In Shivnarayan Laxminarayan Joshi and others v. State of Maharashtra6

It was manifest “that a conspiracy is always hatched in secrecy and it is impossible to adduce direct evidence of the same. The offence can be only proved largely from the inference drawn from acts or illegal omission committed by the conspirators in pursuance of a common design.

Mohammad Usman Mohammad Hussain Maniyar and others v. State of Maharashtra7 –

It is true that there is no evidence of any express agreement between the appellants to do or cause to be done the illegal act. For an offence under Section 120-B, the prosecution need not necessarily prove that the perpetrators expressly agreed to do or cause to be done the illegal act; the agreement may be proved by necessary implication.

State of Himachal Pradesh v. Kishan Lal Pardhan and others8

Everyone of the conspirators need not have taken active part in the commission of each and every one of the conspiratorial acts for the offence of conspiracy to be made out. It added that :-

The offence of criminal conspiracy consists in a meeting of minds of two or more persons for agreeing to do or causing to be done an illegal act or an act by illegal means, and the performance of an act in terms thereof. If pursuant to the criminal conspiracy the conspirators commit several offences, then all of them will be liable for the offences even if some of them had not actively participated in the commission of the offences.

In Kehar Singh and others v. State (Delhi Administration)9 the Court said that the most important ingredient of the offence of conspiracy is agreement between two or more persons to do an illegal act. The illegal act may or may not be done in pursuance of agreement, but the very agreement is an offence and is punishable. It further added as under :-

Generally, a conspiracy is hatched in secrecy and it may be difficult to adduce direct evidence of the same. The prosecution will often rely on evidence of acts of various parties to infer that they were done in reference to their common intention. The prosecution will also more often rely upon circumstantial evidence. The conspiracy can be undoubtedly proved by such evidence direct or circumstantial. But the court must inquire whether the two persons are independently pursuing the same end or they have come together in the pursuit of the unlawful object. The former does not render them conspirators, but the latter does. It is, however, essential that the offence of conspiracy requires some kind of physical manifestation of agreement. The express agreement, however, need not be proved. Nor actual meeting of two persons is necessary. Nor it is necessary to prove the actual words of communication. The evidence as to transmission of thoughts sharing the unlawful design may be sufficient. Gerald Orchard of University of Canterbury, New Zealand explains the limited nature of this proposition :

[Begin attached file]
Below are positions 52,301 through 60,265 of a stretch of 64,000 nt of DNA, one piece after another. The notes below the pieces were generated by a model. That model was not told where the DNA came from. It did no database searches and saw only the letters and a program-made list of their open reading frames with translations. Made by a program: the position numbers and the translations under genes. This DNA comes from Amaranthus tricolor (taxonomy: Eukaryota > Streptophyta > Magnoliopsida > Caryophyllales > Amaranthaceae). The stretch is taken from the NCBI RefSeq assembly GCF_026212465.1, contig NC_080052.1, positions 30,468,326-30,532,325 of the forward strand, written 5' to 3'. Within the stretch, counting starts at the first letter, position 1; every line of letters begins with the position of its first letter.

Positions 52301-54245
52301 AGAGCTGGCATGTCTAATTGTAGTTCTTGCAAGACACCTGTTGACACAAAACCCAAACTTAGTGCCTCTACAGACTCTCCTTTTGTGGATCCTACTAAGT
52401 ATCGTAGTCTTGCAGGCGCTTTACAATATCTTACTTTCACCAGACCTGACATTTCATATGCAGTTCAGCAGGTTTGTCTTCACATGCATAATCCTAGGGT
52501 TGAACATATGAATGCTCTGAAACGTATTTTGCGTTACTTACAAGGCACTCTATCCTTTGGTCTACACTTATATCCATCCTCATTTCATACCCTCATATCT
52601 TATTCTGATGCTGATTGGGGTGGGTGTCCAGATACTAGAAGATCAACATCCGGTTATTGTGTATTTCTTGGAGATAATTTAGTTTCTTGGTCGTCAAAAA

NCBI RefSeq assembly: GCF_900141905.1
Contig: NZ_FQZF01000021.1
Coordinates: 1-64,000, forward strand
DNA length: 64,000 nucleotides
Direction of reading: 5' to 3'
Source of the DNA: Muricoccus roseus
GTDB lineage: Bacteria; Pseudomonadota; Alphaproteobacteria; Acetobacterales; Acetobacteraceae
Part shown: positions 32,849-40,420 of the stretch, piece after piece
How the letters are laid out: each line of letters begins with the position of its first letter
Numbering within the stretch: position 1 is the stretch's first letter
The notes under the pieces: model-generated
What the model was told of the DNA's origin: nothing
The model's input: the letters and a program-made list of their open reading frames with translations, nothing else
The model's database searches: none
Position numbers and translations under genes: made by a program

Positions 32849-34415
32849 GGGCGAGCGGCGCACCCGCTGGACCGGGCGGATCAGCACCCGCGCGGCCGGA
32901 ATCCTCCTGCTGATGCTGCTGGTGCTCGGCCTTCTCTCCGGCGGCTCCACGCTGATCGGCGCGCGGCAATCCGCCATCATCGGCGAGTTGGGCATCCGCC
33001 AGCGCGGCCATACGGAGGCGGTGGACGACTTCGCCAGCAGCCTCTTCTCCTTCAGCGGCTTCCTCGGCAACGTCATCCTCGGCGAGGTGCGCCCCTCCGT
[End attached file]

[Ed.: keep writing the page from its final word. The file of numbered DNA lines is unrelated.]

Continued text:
“Although it is not in doubt that the offence requires some physical manifestation of agreement. It is important to note the limited nature of this proposition. The law does not require that the act of agreement take any particular form and the fact of agreement may be communicated by words or conduct. Thus, it has been said that it is unnecessary to prove that the parties “actually came together and agreed in terms” to pursue the unlawful object : there need never have been an express verbal agreement, it being sufficient that there was “a tacit understanding between conspirators as to what should be done”.